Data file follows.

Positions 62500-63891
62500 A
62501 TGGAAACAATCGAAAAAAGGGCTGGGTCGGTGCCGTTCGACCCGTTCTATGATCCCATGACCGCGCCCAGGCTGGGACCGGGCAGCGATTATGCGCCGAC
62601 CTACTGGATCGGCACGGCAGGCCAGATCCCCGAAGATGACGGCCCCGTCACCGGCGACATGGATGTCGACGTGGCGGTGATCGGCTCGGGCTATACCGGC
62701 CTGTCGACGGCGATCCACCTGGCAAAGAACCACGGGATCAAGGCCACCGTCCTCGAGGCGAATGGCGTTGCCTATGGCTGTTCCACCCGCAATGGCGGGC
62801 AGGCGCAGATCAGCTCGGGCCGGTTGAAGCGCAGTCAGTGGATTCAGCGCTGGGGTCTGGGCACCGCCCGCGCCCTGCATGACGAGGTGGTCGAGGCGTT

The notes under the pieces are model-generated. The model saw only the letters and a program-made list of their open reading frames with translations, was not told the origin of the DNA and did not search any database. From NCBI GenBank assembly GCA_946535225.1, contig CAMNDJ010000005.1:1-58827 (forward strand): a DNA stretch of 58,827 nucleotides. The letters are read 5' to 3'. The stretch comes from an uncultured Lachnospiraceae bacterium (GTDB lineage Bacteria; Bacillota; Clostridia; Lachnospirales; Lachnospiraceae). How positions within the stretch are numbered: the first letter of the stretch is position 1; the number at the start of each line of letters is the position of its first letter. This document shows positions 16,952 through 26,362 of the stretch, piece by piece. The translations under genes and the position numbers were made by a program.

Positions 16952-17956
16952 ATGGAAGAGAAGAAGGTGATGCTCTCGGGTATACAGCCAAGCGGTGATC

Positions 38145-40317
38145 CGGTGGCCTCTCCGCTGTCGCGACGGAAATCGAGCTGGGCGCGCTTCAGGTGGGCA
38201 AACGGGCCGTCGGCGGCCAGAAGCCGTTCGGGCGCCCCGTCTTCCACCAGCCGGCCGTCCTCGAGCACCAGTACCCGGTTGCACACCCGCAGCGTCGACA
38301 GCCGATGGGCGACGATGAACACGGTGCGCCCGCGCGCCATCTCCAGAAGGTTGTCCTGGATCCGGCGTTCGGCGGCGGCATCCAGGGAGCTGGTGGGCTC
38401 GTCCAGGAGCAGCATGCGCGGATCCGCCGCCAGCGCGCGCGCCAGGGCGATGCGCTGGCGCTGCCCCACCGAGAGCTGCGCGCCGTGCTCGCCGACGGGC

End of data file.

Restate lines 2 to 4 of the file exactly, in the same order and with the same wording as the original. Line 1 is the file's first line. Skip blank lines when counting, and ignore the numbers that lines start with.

62500 A
62501 TGGAAACAATCGAAAAAAGGGCTGGGTCGGTGCCGTTCGACCCGTTCTATGATCCCATGACCGCGCCCAGGCTGGGACCGGGCAGCGATTATGCGCCGAC
62601 CTACTGGATCGGCACGGCAGGCCAGATCCCCGAAGATGACGGCCCCGTCACCGGCGACATGGATGTCGACGTGGCGGTGATCGGCTCGGGCTATACCGGC